Today, we present nine revenue options that draw from those on the top half of this chart. We present a package totaling $50 million and hope it will stimulate discussion and inspire legislative leaders to find ways to advance Shumlin’s priorities without hurting those who can least afford it.

Progressive Revenue Menu

1.    Bank Franchise Tax (pay higher of BFT or corporate income)     $5.0 million
       currently 0.000096 of the average monthly deposit
       banks have expanded into services, etc

2.    Tax capital gains as ordinary income                                       $11.0 million
        currently exempt first $5,000

3.    Property Transfer Tax per 0.25% value > $500K                         $1.5 million
       adds 3rd tier for high-value properties

4.    Estate Tax – reduce exemption from $2.75 to $1 million             $1.9 million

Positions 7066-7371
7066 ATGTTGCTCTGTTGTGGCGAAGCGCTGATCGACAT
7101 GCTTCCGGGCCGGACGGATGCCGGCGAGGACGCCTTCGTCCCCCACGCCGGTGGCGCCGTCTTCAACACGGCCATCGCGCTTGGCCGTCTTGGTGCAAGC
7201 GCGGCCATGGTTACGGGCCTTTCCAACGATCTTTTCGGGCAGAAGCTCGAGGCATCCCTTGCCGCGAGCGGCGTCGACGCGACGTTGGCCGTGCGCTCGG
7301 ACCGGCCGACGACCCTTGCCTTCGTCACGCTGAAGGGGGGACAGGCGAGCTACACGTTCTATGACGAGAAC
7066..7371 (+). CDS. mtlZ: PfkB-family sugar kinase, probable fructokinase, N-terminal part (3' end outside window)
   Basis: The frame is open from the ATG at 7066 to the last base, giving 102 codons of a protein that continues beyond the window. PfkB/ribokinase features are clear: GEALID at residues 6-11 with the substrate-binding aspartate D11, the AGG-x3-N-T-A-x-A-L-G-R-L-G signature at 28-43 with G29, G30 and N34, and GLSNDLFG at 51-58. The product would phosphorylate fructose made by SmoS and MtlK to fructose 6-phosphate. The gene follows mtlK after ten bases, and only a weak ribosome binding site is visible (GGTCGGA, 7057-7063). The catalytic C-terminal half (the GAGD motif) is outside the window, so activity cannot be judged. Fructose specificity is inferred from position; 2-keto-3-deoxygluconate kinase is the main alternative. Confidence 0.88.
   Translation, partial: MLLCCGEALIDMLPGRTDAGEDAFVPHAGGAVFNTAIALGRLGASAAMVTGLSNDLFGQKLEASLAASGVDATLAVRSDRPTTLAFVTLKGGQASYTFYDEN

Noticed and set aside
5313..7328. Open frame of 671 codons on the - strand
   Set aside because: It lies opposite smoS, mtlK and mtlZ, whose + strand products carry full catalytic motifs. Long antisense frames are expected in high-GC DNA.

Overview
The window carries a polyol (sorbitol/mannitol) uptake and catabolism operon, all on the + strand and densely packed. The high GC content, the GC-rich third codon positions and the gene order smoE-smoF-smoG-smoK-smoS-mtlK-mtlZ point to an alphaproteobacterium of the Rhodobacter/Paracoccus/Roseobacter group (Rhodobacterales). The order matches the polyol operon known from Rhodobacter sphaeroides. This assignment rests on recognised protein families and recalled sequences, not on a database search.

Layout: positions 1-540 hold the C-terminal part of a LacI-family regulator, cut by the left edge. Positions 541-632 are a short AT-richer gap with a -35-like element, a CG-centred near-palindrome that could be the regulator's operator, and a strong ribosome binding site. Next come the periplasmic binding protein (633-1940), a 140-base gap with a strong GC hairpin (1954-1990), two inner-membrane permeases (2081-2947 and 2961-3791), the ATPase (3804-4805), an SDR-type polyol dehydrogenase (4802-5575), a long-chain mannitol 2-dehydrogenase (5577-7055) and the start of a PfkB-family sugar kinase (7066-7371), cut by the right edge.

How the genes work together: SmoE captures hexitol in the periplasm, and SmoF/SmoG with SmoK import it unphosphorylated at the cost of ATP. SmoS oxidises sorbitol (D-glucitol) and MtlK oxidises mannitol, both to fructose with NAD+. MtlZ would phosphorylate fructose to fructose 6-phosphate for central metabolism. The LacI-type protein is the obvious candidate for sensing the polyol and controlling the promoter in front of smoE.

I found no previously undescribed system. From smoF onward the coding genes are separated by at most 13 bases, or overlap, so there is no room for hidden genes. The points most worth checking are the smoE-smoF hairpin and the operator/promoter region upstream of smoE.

brings into line with neighboring states

5.    Income Tax Top Bracket Collapse                                           $20.0 million
       brings actual rates closer to marginal rates

6.    Vermont Alternative Minimum Tax                                          $1.0 million
       parallel’s federal structure

7.    Escheat (unclaimed bottle deposits)                                      $1-2 million
       reclaim the nickels

8.    Natural Resources Extraction Taxes
       Groundwater extraction 28 cents per gallon                          $4.5 million